When did we all get so goddamn nice?
It’s a strange time to make the argument that there’s a part of the world that isn’t cruel enough, but now a trend that started when Kevin Durant signed with the Golden State Warriors has fully taken hold. The broadening liberalization of sports media has made criticizing stars and their decisions blasé. And just like joining a 73-win team that eliminated you from the playoffs, that sucks.
Obviously, a lot of good has come from the democratization of sports media through the internet — and, more recently, social media. It really wasn’t that long ago that the entire sports discussion of a city was dominated by a middle-aged white guy who covered the most important team in town for the biggest paper, in addition to the slightly older white guy who wrote the grouchy columns about said teams.
Now there’s a fun, vibrant Twitter community talking about every play of every NBA game, a million sites for baseball geekery and in-depth football play-calling analysis that will make your head spin. In terms of ideological, racial and gender diversity, there’s never been a better time to be a sports fan.
Part of this revolution has been a tearing down of the stodgy conservative approach of those standard newspaper writers: rejecting the racially tinged criticism of showy, energetic athletes of color, taking the system of publicly financed stadiums to task and supporting the right of athletes to do what they want and not feel beholden to owners and fans.
All in all, it’s a major improvement for sports fans, but being unable to criticize players without being perceived as anti-player, anti-labor and anti-fun is an overcorrection I remain baffled by.
It’s good that we’ve grounded the world of sports in a different, serious, political lens, but it’s absurd to lose sight of the fact that we’re all just losing our mind over tall men playing with balls — professional sports are an absurdist entertainment product, and they should be treated as such.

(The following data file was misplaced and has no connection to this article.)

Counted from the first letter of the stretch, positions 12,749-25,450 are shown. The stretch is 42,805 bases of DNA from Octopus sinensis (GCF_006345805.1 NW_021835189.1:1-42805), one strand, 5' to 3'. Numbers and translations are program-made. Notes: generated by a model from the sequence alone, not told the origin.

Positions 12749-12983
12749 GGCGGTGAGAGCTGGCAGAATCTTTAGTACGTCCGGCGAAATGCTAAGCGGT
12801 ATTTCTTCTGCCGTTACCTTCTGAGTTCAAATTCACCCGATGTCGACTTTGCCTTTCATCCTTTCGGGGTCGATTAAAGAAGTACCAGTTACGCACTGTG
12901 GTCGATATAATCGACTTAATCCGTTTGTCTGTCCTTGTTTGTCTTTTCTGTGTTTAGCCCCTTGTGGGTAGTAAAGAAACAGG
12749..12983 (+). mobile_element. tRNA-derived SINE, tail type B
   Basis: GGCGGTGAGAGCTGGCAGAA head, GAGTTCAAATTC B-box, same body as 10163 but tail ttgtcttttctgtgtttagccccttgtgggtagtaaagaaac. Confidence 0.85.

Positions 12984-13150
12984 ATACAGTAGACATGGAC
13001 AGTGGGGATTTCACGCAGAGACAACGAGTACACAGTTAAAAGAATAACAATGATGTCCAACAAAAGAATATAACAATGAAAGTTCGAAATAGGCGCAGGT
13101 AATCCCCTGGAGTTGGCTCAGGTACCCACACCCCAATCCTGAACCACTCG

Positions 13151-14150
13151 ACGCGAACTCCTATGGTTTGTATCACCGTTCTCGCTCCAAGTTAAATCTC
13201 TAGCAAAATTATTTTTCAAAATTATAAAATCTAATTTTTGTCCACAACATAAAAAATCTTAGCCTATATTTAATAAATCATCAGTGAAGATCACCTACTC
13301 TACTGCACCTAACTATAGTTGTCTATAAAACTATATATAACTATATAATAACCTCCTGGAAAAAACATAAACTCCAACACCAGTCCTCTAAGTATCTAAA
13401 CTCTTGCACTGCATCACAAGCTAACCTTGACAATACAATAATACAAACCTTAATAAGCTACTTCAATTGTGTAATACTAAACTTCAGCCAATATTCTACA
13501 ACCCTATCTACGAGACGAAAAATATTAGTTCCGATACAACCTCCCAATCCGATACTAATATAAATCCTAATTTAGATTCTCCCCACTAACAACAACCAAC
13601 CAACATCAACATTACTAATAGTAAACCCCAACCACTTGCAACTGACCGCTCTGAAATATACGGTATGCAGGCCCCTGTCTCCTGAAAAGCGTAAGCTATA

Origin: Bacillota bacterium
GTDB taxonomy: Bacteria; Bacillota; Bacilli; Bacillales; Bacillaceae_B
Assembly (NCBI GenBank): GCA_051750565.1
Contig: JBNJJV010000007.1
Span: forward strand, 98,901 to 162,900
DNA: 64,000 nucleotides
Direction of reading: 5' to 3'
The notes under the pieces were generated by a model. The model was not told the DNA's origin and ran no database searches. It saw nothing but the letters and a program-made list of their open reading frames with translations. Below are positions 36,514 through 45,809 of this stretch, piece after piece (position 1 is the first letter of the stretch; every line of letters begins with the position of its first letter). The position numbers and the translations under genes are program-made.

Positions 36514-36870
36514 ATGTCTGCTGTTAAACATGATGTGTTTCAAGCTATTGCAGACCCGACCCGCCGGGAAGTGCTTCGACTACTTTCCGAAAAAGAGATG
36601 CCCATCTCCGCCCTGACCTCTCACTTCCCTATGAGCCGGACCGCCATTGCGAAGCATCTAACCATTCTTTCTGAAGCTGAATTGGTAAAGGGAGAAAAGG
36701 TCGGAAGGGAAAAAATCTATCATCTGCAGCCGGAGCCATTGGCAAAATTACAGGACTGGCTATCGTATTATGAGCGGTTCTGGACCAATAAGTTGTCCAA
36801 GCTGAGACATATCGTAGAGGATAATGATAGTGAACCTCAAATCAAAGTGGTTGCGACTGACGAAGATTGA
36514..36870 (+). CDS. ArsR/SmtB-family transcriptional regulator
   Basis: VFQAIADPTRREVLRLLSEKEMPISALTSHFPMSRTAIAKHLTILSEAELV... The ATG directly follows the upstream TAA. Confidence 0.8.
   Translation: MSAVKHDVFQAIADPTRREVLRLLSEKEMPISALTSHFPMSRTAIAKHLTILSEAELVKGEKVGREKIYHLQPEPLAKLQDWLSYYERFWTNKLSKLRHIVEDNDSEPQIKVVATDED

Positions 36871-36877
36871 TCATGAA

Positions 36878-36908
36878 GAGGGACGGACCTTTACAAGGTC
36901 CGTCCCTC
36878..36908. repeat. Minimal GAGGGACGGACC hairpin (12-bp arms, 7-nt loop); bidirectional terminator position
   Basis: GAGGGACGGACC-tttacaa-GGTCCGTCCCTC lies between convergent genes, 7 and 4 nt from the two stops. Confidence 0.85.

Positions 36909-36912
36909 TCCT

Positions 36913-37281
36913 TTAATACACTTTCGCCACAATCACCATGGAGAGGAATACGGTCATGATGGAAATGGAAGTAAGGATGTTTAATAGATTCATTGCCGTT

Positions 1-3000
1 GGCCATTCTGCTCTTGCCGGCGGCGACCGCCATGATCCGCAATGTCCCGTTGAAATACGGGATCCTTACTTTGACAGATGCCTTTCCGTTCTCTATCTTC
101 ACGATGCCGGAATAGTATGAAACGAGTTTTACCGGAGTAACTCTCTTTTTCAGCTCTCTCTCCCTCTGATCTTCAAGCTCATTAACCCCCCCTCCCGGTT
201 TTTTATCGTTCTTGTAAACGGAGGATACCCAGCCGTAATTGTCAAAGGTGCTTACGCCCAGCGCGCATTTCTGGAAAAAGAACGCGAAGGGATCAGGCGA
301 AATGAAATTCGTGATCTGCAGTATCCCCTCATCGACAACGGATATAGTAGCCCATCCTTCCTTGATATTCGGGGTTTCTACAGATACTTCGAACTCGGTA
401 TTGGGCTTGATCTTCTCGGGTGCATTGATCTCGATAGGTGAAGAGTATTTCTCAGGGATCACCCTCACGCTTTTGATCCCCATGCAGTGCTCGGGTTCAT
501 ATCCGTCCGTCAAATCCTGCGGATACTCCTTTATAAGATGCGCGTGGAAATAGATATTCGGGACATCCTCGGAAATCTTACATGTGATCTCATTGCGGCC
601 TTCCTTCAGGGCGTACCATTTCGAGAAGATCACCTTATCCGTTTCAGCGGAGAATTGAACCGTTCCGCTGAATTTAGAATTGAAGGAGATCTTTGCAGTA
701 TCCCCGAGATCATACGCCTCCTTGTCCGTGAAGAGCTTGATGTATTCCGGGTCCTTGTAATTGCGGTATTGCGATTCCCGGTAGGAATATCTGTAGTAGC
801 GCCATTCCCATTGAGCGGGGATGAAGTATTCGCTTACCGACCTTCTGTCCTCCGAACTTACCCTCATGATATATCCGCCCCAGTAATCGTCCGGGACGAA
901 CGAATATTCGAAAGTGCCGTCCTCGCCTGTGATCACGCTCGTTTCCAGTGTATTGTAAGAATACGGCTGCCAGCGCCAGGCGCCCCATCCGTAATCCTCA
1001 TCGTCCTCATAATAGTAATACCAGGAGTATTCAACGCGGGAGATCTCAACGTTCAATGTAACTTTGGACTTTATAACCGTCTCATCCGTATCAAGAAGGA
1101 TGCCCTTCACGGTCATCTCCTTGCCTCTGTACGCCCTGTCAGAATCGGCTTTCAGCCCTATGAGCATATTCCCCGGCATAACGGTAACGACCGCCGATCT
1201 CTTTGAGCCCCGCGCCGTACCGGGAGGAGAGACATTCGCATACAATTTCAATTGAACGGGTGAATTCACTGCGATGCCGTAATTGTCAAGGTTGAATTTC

Sometimes, that entertainment is in looking at freakish and amazing things, like Giannis Antetokounmpo’s entire game or the length of an Aaron Judge home run. But we don’t take sports so seriously just to look at feats of strength; we care about sports because the true entertainment is in the drama of franchise and personalities colliding. And sometimes, a drama needs a villain.
As I hinted at above, I hate the fact that Durant signed with Warriors, but that doesn’t mean I’m against free agency or self-determination or think he owes the Oklahoma City fans a damn thing. I thought Durant should have left the Thunder; I just think it makes the NBA a lot less fun that he joined a team that wasn’t having any real issues without him. Not to mention that it goes against a sense of competitiveness and pride that has defined some of our greatest athletes. When I root against Durant and his team, my conscience feels clean.
Now, that doesn’t mean I hate Kevin Durant the human being. I met him in person shortly after his decision, and I was never tempted to say something about it or take a shot at his groin, which was conveniently at my eye level. But when he’s on the court, I don’t have to think twice about booing him. Players deserve their millions, but they earn them as entertainers, and boos are just a part of the bargain.
When a Red Sox player decides to sign with the Yankees, I’ll be there booing him. When the next athlete decides 10 athletes having their careers derailed after dating a Kardashian is a coincidence, I’ll call him an idiot. When James Harden exaggerates fouls without real effort to make the shot, I’ll lose my mind and cheer when he chokes in the playoffs. When a quarterback like Jay Cutler doesn’t even look like he wants to be on the field, I’ll call into the worst local sports radio show and demand he’s benched.
I’m a dummy who can’t tell the difference between real people on television and characters in television shows, and goddamnit, I’m tired of being ashamed. Lil B, take me out.